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Page last updated at 19:41 GMT, Thursday, 13 November 2008

Rich Hall: Comic in exile

By Dougal Shaw
BBC News

Rich Hall
Rich Hall at Blackheath Halls, south east London

US comic Rich Hall explains why the election has restored his faith in American satire. But his preference for British live comedy means he remains an exile.

"I like it that politicians aren't willing to stand above comedy," says Rich Hall, "it's a good leveller."

The American comic is taking a break from a sound-check at a theatre in south-east London, the latest show on an ongoing tour of his adopted country.

Hall is one of the most in-demand stand-ups on the British circuit, a 'comedian's comedian', if not a household name.

Keeping tabs on the election back home, he is impressed by what he has seen.

"Comedy affects the presidential race far more than in the past," says Hall, who wrote and performed for David Letterman and Saturday Night Live in the eighties.

"People watch Jon Stewart on the Daily Show not only for laughs, but to actually garner information."

Tina Fey as Sarah Palin on Satrurday Night Live
Fey's looks, mannerisms and accent closely resemble Palin's

"And Sarah Palin goes on Saturday Night Live because she knows that's the safest thing to do rather than be crucified by someone impersonating her - I like that."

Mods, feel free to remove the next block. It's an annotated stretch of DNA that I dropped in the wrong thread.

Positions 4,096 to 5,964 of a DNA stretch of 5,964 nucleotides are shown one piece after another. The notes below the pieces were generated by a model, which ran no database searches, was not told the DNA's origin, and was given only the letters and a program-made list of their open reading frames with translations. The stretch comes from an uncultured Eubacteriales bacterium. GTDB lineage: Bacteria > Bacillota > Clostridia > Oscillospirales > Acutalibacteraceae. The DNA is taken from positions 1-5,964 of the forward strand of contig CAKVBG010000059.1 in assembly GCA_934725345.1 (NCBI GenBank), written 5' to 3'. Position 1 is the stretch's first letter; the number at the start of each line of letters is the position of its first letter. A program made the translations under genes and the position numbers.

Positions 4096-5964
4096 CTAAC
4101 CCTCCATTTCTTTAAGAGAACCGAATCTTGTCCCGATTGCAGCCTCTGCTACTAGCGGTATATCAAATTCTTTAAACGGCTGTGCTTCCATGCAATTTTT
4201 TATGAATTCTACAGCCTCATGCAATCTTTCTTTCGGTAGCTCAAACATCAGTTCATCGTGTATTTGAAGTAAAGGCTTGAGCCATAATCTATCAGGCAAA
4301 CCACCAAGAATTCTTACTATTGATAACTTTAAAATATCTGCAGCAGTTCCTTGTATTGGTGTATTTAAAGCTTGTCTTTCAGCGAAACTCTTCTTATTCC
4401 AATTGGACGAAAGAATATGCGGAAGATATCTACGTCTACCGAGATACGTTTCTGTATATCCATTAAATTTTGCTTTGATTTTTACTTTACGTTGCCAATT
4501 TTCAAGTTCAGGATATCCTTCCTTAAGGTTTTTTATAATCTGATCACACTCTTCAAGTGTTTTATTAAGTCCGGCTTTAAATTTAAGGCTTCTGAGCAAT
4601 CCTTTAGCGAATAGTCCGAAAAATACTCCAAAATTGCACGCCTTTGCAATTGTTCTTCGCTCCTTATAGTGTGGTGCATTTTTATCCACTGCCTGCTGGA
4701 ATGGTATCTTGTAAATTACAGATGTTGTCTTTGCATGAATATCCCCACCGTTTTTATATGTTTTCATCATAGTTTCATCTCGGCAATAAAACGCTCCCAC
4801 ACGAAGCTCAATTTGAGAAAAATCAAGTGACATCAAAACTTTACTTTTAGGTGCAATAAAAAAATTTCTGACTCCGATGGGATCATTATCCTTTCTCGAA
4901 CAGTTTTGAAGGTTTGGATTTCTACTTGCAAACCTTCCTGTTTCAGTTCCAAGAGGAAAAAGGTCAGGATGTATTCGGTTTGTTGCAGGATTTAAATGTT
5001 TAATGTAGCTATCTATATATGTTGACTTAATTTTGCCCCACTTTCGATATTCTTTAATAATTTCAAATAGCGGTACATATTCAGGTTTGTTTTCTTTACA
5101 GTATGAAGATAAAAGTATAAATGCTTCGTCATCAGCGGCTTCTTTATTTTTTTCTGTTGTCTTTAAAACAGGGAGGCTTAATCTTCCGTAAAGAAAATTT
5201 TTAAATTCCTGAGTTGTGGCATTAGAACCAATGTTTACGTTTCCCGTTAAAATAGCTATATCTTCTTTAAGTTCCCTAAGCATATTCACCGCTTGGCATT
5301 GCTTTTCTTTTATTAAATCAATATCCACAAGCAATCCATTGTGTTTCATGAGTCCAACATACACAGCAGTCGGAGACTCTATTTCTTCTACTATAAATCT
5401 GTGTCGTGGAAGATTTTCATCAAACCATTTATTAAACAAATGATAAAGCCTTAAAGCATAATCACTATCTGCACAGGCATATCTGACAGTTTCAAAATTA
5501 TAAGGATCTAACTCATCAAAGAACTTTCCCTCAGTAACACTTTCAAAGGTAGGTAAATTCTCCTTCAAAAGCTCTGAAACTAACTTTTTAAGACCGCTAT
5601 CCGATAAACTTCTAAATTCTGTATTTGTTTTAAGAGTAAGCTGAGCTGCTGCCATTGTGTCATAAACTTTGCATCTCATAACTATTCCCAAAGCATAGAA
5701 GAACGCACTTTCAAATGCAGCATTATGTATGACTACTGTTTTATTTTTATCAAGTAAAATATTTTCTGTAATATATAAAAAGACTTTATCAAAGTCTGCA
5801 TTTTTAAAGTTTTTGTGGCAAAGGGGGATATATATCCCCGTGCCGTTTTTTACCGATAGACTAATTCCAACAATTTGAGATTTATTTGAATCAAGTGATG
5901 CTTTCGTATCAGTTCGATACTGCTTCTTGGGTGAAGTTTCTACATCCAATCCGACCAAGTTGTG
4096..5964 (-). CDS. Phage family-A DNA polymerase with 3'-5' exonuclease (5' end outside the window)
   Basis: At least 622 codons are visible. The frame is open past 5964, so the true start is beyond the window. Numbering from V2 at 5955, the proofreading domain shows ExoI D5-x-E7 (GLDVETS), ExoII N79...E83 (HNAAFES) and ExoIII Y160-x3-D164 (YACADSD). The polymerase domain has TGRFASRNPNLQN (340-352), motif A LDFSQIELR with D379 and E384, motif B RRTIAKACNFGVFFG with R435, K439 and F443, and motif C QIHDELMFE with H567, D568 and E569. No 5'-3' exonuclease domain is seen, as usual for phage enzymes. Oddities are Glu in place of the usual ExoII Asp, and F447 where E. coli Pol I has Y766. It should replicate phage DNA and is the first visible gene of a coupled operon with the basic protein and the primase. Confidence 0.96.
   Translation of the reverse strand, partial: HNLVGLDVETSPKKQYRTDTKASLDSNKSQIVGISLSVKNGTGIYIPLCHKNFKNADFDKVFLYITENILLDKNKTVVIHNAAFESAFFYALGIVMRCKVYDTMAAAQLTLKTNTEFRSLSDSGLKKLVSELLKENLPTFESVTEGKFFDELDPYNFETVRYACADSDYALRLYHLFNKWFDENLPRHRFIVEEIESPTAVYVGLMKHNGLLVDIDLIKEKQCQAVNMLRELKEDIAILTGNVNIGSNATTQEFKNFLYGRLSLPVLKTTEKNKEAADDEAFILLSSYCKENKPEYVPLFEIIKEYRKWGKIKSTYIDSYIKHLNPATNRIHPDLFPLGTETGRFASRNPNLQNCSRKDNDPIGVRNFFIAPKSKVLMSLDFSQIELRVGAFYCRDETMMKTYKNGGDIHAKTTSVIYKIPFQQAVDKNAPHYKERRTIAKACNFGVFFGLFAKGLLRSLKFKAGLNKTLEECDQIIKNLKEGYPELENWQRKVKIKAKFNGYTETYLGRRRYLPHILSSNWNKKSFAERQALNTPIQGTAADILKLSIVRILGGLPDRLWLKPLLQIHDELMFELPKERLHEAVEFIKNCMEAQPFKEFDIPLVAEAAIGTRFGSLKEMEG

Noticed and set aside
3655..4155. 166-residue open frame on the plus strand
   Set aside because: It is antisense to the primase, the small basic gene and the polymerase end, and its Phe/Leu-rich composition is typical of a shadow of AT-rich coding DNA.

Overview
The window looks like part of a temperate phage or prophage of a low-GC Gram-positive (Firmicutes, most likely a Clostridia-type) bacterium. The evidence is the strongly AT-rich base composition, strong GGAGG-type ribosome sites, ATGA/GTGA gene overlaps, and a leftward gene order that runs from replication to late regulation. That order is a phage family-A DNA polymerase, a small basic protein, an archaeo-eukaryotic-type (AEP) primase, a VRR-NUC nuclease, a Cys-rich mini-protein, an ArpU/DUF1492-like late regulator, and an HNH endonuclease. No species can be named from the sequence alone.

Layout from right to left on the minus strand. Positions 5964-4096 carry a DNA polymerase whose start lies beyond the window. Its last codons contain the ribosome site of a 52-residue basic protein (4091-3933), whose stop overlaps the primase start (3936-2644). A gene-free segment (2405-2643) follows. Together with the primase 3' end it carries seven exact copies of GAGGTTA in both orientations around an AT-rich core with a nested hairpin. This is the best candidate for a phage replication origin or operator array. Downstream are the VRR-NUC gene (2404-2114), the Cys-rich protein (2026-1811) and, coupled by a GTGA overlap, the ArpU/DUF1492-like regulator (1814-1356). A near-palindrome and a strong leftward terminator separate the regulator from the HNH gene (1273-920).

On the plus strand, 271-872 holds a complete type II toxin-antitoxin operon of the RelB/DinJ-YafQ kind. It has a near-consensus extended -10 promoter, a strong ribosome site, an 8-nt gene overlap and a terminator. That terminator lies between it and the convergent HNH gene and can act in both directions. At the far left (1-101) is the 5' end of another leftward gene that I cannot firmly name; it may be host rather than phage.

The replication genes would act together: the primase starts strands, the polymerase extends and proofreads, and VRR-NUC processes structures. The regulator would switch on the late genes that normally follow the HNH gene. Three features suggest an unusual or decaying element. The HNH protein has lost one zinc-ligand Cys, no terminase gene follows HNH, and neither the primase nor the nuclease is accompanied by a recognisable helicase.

"Politicians are acutely aware nowadays they are being lampooned," he continues, "you can't use the press selectively any more, the press is using you and you have to play ball with it."

While Hall clearly relishes this recent power shift on television, he remains downbeat about the live comedy scene in America where he first learned his trade.

In fact it was Britain's more conducive comedy climate that tempted him to relocate his life across the Atlantic, as he explains.

Early years in Manhattan

Rich Hall vividly remembers his first gig in New York.

"I stood in line for six hours with 150 other hopefuls on a Monday night waiting to get a ticket pulled out a hat so I could go on."

Even for a former street performer, who'd toured the States with his university troupe for three years, it was a rite of passage that required a thick skin.

"But eventually I got to the point where I could get very late spots for 15 minutes, where I could be talking to six drunks - two passed out. Then I worked my way into the earlier parts of the evening."

If it was a school of hard knocks, it went on to produce impressive alumni.

Larry David
Larry David played the same New York comedy clubs as Hall

Hall progressed up the comedy ladder at Manhattan's Comic Strip club with the help of Jerry Seinfeld, who was the 'reigning MC' in the late seventies.

Their comedy peers included future stars like Larry David (Curb Your Enthusiasm), Larry Miller (Best in Show) and Paul Reiser (Mad About You).

Back then huge success was neither taken for granted, nor necessarily desired, as Hall remembers it.

"Steve Martin was huge, Richard Pryor was huge, but it never occurred to us that we would reach any level of success compared to that."

"All we wanted to do is get booked at Uncle Roy's Chuckle Hutch in Akron, Ohio for the weekend, make a couple of hundred bucks and be able to say we were making a living."

Carson and Letterman

Like his comedy contemporaries, Rich Hall made the transition to television in the eighties.

Johnny Carson
Johnny Carson on his Tonight Show